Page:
counter-insurgency focus and redoubles its full-spectrum capabilities, Carter
The Asia-Pacific region encompasses nearly half of humanity
and accounts for more than half the world’s economic power, Carter said. And the
Asia-Pacific region, he added, is where the Air Force will position the majority
of its high-end assets as part of strategic rebalance efforts.
“We’re working to align our security, economic and diplomatic
investments in the region to match our vital and growing interests there,” he
The rebalance has long represented the sustainment of peace
and prosperity across the region and support of a security architecture that is
inclusive, capable and resilient enough to ensure all nations have the
opportunity to ascend, Carter said.
The Air Force strengthens its posture in the region with
tactical aircraft such as the F-22 in conjunction with space and cyber forces,
and intelligence, surveillance and reconnaissance assets such as the MQ-9 and
Global Hawk, the secretary said.
The United States will bolster and modernize infrastructure
across the Pacific, deepening security cooperation with long-standing allies
like Guam, Japan, South Korea, Australia, and the Philippines, and with new
partners such as India and Vietnam, Carter said.
However, the secretary acknowledged relative complexities in
the relationship with China, noting that it is defined by elements of both
cooperation and competition.
“Our military engagement with China seeks to build sustained
and substantive dialogue to advance concrete, practical cooperation in areas of
mutual interest and to enhance risk reduction measures to diminish the potential
for miscalculation,” he said.
Concurrently, given concern over China’s growing military
capabilities and coercive approach to disputes, Carter noted the United States
is taking prudent steps to prepare for heightened competition.
Of the South China Sea disputes, the defense secretary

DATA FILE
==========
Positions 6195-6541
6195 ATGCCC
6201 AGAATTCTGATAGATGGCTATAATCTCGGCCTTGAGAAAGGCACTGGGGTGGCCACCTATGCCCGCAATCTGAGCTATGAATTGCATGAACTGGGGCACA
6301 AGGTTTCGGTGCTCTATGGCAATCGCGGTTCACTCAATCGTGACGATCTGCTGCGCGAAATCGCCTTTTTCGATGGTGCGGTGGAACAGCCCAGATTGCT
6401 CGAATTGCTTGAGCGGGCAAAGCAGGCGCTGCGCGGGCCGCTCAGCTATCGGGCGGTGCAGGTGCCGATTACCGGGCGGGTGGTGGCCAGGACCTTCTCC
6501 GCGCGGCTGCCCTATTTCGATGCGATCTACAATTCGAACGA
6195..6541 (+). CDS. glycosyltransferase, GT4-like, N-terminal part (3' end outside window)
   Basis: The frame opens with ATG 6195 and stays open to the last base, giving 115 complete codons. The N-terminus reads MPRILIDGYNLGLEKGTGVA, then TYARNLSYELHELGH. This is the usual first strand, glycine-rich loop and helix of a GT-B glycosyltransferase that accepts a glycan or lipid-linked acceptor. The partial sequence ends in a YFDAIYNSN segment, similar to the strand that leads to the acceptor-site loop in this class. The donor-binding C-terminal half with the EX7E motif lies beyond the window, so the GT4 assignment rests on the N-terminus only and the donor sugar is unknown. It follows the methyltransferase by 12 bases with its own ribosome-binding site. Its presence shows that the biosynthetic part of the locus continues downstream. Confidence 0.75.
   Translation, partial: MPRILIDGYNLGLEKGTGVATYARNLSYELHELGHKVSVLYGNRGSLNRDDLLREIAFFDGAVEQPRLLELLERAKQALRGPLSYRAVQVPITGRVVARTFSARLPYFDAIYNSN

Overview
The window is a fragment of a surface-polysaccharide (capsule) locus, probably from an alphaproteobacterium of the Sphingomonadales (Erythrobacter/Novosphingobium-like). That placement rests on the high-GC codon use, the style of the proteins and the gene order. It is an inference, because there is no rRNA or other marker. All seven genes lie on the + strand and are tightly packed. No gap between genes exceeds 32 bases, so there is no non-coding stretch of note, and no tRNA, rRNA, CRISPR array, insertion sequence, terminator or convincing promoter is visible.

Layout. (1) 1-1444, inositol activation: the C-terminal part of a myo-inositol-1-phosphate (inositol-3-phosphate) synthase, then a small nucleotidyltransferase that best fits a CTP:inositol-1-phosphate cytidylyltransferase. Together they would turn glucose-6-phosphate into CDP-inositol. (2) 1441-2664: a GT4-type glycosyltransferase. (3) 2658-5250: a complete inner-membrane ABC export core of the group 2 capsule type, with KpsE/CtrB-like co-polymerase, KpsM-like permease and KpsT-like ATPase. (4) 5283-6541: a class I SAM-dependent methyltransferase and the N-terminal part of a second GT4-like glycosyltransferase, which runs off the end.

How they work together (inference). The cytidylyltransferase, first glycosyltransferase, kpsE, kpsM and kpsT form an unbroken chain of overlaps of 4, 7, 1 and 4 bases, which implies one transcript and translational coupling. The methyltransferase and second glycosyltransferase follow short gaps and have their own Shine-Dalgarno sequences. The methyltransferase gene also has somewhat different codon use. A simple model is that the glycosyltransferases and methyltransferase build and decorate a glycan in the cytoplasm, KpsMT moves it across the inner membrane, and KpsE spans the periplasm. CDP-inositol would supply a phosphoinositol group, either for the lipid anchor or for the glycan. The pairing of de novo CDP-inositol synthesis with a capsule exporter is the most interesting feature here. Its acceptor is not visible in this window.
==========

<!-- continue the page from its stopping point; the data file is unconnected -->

acknowledged the interest of the United States in slowing further militarization
and land reclamation and in promoting renewed diplomacy focused on a lasting
solution that protects the rights and interests of all. “The United States will
continue to protect freedom of navigation and will reflect principles that have
ensured security and prosperity in this region for decades,” he said.
The Specter of Sequestration
Despite deep cuts in defense spending since fiscal year 2013, the national
defense strategy’s four pillars -- land defense, multiple contingency response
capability, sustainment of the counter-terrorism campaign and response to cyber
and space threats -- remain sound, Carter said.
But with only 14 days remaining in the fiscal year, he lamented the budget
impasse that portends sequestration or another continuing resolution.
“Without a negotiated budget solution in which everyone comes together at
last, we will again return to sequestration, reducing discretionary funds to
their lowest real level in a decade,” the defense secretary said.
And, Carter explained, a continuing resolution can also jeopardize national
security and eventually result in a $38 billion deficit in resources for the
U.S. military if Congress elects to pursue that path for a full year.
“What we have under sequestration or a long-term continuing
resolution is a straight-jacket,” the defense secretary said. “Without
reinvestment in recapitalization, without a long-term budget horizon, we simply
cannot achieve what [this event] has brought us all together to achieve, which
is reinventing the aerospace nation.”
(Follow Amaani Lyle on Twitter: @LyleDoDNews)